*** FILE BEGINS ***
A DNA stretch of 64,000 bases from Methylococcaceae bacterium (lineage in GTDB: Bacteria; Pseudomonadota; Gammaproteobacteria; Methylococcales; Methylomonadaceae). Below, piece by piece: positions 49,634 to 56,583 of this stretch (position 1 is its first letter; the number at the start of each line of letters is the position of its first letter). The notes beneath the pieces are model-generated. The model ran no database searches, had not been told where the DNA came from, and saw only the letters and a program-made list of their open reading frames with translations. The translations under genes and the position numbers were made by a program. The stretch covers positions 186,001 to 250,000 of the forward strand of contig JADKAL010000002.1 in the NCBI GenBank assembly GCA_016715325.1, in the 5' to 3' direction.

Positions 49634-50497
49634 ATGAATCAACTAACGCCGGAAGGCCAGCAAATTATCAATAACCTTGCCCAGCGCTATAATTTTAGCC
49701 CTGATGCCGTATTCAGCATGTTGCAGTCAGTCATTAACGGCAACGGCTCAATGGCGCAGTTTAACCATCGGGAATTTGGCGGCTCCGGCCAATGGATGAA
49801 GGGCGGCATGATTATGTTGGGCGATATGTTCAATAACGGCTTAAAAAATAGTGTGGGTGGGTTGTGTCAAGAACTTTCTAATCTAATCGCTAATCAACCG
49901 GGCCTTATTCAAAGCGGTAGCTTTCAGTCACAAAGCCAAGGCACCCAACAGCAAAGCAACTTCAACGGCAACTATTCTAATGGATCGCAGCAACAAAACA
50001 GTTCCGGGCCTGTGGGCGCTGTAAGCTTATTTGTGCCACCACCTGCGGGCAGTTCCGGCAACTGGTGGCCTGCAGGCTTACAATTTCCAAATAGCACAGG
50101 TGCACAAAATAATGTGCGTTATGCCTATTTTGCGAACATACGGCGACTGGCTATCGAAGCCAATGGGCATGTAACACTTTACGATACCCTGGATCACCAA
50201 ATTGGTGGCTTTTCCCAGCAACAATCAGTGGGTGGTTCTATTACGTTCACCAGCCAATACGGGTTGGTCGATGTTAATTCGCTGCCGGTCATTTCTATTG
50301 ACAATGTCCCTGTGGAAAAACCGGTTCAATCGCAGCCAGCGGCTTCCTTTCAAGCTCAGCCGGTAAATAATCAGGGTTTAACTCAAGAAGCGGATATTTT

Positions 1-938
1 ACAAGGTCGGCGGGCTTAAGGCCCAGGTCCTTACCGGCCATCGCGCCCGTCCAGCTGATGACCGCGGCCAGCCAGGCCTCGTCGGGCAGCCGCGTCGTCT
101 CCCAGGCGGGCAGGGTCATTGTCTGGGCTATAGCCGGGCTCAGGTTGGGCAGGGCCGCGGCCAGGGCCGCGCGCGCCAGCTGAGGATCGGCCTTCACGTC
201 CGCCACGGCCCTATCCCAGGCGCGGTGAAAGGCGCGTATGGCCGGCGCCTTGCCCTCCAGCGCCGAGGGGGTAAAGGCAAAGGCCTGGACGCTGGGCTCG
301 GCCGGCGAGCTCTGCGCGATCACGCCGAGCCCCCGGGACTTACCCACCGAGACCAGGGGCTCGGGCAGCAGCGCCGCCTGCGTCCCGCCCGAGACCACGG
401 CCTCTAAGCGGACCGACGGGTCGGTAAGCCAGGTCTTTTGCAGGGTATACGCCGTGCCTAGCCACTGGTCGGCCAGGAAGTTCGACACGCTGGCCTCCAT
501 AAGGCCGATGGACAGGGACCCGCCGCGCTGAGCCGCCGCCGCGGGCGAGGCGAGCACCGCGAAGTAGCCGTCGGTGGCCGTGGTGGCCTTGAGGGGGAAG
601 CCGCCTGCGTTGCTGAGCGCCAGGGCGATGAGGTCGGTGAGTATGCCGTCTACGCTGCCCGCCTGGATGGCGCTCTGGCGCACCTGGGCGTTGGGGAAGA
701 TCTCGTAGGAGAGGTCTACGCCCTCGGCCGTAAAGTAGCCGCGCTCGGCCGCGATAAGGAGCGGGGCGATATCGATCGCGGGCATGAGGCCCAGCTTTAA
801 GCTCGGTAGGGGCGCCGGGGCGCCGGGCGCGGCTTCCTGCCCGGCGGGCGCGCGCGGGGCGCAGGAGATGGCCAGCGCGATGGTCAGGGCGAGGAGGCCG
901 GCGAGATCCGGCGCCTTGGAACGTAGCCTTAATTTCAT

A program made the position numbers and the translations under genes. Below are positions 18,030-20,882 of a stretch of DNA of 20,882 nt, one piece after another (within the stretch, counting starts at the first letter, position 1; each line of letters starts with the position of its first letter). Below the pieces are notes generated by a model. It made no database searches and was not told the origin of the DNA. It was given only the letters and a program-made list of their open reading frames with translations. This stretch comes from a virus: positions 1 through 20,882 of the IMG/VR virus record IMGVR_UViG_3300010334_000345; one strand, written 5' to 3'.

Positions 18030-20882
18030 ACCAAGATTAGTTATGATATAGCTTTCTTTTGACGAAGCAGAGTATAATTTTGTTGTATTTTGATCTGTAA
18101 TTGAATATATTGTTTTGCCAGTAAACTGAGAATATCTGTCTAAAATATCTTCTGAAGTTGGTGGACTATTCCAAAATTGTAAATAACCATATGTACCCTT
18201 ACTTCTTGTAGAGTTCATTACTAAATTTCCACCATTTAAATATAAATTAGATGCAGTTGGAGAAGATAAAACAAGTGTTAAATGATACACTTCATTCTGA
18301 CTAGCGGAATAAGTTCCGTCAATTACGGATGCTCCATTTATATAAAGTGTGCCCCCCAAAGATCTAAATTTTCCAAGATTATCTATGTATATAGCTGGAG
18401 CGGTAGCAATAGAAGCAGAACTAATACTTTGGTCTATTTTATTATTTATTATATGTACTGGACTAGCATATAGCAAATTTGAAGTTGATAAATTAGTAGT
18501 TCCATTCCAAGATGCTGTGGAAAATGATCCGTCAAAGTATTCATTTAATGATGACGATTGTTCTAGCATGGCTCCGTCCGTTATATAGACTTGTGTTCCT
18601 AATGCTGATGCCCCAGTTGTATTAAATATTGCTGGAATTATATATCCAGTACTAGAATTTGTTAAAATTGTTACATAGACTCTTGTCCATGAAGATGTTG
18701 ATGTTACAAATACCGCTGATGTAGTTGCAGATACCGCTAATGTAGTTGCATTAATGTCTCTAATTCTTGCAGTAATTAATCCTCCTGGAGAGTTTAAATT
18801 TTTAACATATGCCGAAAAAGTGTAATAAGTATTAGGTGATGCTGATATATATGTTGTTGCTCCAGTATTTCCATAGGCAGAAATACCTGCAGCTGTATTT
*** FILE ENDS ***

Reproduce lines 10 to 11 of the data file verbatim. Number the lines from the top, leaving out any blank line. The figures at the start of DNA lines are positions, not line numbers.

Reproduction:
50301 ACAATGTCCCTGTGGAAAAACCGGTTCAATCGCAGCCAGCGGCTTCCTTTCAAGCTCAGCCGGTAAATAATCAGGGTTTAACTCAAGAAGCGGATATTTT

Positions 1-938